Apache Struts security update disables vulnerable feature

Version 2.3.15.2 of the development framework also fixes an issue with the action mapping mechanism

A new version of the Apache Struts development framework released Friday fixes two problems that had developers worried.

Apache Struts is a popular open-source framework for developing Java-based Web applications and is maintained by the Apache Software Foundation. The newly released Struts 2.3.15.2 fixes issues that the software's developers had flagged as important.

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A mechanism called the Dynamic Method Invocation (DMI) that's known to be a source of possible security vulnerabilities is disabled by default in the new Struts version.

The feature was enabled in previous versions, but users were advised to switch it off if possible. This can be done by setting the struts.enable.DynamicMethodInvocation option to false in struts.xml.

As a result of this latest change, developers who maintain applications that rely heavily on DMI might need to refactor them if they upgrade to Struts version 2.3.15.2.

The new release also addresses an issue with the "action:" prefix of the action mapping mechanism that can be used to attach navigation information to buttons within forms.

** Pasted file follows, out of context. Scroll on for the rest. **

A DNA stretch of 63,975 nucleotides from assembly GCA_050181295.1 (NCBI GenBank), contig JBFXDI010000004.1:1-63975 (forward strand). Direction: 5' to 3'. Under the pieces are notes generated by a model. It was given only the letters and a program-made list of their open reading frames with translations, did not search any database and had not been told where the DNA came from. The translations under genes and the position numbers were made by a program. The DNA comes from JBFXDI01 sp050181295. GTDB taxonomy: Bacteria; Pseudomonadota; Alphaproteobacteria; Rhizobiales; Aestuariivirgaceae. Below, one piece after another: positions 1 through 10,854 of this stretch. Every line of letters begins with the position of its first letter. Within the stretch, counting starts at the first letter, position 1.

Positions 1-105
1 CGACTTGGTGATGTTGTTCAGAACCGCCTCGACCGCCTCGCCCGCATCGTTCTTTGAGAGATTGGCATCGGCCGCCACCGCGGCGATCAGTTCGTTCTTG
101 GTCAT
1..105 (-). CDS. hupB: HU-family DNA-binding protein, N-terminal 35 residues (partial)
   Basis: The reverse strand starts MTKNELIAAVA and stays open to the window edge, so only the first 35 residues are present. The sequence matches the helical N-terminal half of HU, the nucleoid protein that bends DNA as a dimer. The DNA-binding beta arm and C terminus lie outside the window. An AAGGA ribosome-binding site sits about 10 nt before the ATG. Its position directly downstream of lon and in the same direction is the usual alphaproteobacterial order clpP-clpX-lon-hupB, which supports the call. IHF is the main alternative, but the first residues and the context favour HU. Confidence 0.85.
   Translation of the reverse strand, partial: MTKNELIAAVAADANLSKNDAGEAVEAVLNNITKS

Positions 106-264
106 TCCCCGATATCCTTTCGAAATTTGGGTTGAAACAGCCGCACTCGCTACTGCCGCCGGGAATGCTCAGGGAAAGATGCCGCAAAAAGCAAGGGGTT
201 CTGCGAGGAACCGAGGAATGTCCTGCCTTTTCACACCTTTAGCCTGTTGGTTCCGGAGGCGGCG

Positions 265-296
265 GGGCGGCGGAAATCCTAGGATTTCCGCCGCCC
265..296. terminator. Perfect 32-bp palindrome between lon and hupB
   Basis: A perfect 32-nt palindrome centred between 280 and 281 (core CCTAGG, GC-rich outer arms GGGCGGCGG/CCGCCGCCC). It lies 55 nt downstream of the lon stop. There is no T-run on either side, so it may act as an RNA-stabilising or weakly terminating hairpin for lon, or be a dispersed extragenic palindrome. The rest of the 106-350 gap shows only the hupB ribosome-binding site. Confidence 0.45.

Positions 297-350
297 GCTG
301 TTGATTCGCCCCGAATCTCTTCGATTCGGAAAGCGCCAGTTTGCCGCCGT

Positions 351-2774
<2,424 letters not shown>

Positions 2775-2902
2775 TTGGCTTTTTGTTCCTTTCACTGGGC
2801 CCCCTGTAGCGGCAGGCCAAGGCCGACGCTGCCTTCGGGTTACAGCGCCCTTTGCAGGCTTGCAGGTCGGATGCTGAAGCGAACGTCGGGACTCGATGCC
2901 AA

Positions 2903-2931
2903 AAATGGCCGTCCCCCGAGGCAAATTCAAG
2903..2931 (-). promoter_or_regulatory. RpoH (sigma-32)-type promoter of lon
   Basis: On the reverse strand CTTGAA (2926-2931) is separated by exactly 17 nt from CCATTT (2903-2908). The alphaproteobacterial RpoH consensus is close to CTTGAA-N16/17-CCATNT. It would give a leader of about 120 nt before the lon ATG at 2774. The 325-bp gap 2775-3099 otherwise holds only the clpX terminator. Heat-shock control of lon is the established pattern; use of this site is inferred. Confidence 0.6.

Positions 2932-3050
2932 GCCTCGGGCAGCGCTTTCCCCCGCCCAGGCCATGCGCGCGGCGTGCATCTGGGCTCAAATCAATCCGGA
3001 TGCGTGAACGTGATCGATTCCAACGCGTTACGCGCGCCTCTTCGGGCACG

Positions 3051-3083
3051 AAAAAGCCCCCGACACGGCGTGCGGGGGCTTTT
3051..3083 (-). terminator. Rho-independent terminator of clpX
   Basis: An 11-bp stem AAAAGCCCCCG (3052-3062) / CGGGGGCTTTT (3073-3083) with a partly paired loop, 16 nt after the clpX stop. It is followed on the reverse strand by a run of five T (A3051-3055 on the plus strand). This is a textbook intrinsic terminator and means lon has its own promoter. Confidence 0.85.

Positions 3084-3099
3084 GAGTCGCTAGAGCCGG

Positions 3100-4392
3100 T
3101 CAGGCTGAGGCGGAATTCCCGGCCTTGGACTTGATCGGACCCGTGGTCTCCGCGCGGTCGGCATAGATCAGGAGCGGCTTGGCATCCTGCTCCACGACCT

"In Struts 2 before 2.3.15.2, under certain conditions this can be used to bypass security constraints," the Struts developers said in a security advisory.

Additional details about this problem have been intentionally withheld for security reasons until a large number of users upgrade to the new version.

The Struts default action mapping mechanism has been a source of critical security vulnerabilities in the past. Version 2.3.15.2 of the framework released in July added code to sanitize "action:"-prefixed information and completely removed support for the "redirect:" and "redirectAction:" prefixes.

One alternative is for developers to write their own action mapping implementation and stop using the "action:" prefix completely if their applications don't need support for multiple submit buttons, the Struts developers said.

Client-side Java attacks have been under the spotlight this year, but Java Web applications, including those created with Struts, can also be a target for hackers.

Last month, researchers from security vendor Trend Micro warned that attackers from China are using an automated tool to exploit known Struts vulnerabilities to break into servers that host applications developed with the framework.

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